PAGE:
Celebration of spring and fish passage, Jun 2
Event - Posted - Saturday, May 26, 2018 

Join the celebration of two key first steps in the fish passage restoration efforts in the Bagaduce River Watershed — the new fishways at Pierce’s Pond and Wight’s Pond, June 2, 11 am - 3 pm.
Defend the Migratory Bird Treaty Act
Action Alert - Thursday, May 24, 2018 

The MBTA is a century-old law utilized by Republican and Democratic administrations to protect birds as they navigate the globe. The law has been consistently interpreted to hold individuals or organizations responsible if their actions harm migratory birds. Now, under the Trump administration, MBTA violations will only be issued if the individual or organization acted purposefully to harm or kill migratory birds — rendering the Act useless. ~ Eliza Donoghue, Maine Audubon
Growth in Land-Based Salmon Production, May 31
Event - Posted - Thursday, May 24, 2018 

Joseph Hankins, Director of The Conservation Fund’s Freshwater Institute will talk about why a national land conservation organization is involved in Recirculating Aquaculture Systems. At Schoodic Institute, Winter Harbor, May 31, 7 pm.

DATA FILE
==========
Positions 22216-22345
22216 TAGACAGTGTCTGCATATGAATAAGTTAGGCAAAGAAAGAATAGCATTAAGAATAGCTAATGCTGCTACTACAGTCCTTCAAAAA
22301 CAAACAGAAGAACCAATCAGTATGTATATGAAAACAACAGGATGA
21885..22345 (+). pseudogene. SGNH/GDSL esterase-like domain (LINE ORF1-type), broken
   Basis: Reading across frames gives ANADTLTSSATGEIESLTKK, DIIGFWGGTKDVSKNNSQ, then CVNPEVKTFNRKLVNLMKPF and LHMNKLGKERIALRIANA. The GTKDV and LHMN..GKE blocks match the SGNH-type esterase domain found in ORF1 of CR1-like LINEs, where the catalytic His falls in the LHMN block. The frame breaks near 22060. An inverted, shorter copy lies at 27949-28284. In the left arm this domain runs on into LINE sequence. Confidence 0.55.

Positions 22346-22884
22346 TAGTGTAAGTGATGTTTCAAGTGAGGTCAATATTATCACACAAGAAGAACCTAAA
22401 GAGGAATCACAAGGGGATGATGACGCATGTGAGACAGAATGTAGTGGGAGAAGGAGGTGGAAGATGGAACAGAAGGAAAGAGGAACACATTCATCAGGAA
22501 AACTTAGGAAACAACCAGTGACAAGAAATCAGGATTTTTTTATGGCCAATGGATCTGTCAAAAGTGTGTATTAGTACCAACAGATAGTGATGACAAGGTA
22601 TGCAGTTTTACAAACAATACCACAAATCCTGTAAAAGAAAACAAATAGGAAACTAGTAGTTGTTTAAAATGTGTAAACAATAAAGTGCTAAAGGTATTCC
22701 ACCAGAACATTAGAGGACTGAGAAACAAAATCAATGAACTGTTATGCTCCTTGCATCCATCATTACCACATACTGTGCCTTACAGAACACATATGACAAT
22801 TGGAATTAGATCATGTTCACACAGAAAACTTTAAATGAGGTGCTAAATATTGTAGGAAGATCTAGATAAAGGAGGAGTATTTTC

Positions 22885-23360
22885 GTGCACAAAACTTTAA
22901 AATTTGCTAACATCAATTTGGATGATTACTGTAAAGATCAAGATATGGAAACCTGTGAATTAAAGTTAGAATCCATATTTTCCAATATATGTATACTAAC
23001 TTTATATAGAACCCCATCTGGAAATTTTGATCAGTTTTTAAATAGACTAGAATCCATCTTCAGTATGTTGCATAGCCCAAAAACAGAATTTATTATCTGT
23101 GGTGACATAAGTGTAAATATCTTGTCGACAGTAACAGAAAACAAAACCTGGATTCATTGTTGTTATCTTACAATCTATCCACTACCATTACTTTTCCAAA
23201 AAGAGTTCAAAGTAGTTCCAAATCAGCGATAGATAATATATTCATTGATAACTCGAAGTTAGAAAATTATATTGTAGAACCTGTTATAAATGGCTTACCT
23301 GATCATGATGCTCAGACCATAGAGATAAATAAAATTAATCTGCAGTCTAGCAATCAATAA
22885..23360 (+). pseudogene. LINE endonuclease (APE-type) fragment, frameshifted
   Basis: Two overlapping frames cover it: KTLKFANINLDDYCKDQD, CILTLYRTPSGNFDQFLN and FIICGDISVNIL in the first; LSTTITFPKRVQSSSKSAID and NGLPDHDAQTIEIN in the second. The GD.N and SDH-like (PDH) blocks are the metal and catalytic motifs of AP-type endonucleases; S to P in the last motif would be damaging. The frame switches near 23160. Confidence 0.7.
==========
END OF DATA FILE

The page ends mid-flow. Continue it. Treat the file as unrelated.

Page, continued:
Slaughtering grizzly bears
Action Alert - Wednesday, May 23, 2018 

On May 23, Wyoming officials approved the first hunt in decades for grizzly bears that wander out of Yellowstone National Park. As many as 22 could be shot and killed this fall, including pregnant females. Yellowstone's grizzlies, famous around the world, are national treasures. Slaughtering them is like defacing the Statue of Liberty or filling in the Grand Canyon. ~ Center for Biological Diversity